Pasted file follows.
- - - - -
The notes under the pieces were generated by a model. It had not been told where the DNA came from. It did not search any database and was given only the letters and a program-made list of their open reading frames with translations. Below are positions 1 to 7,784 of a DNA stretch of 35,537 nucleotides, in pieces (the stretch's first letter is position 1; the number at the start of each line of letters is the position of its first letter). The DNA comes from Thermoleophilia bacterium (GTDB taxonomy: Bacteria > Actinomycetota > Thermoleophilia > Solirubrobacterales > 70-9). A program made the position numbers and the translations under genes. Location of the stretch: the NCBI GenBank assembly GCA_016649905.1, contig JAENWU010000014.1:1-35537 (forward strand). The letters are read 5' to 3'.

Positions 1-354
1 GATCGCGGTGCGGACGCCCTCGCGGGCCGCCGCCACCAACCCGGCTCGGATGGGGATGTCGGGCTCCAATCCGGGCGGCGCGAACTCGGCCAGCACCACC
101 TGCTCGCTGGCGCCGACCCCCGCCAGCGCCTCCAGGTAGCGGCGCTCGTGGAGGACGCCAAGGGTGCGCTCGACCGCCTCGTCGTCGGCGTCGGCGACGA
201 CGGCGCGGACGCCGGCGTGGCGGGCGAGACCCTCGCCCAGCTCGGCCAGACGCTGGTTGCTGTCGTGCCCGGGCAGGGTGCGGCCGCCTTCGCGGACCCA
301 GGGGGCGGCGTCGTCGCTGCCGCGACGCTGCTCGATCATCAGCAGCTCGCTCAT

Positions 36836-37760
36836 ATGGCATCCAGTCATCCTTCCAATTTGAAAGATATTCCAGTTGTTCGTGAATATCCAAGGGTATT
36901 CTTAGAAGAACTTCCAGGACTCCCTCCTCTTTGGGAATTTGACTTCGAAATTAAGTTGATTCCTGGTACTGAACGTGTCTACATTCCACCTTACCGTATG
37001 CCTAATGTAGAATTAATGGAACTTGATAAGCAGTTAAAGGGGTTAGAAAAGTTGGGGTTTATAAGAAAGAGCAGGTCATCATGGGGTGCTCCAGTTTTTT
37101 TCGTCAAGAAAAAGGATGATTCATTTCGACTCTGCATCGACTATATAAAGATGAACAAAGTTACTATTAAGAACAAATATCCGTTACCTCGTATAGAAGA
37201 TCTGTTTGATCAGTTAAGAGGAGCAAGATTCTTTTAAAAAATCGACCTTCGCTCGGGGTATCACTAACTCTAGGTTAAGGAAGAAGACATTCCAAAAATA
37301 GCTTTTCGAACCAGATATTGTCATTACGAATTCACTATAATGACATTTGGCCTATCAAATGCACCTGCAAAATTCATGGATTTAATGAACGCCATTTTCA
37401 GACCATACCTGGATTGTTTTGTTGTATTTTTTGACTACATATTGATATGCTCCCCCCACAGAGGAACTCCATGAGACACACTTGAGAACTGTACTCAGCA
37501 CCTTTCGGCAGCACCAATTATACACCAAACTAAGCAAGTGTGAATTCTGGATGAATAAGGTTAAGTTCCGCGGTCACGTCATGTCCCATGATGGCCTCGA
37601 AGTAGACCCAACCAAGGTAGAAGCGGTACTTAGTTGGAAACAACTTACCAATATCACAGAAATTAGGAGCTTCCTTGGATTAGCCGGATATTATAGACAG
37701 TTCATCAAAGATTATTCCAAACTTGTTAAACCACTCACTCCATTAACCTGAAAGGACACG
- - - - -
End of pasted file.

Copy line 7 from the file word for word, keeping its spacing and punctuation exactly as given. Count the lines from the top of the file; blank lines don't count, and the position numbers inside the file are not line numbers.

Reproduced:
Positions 36836-37760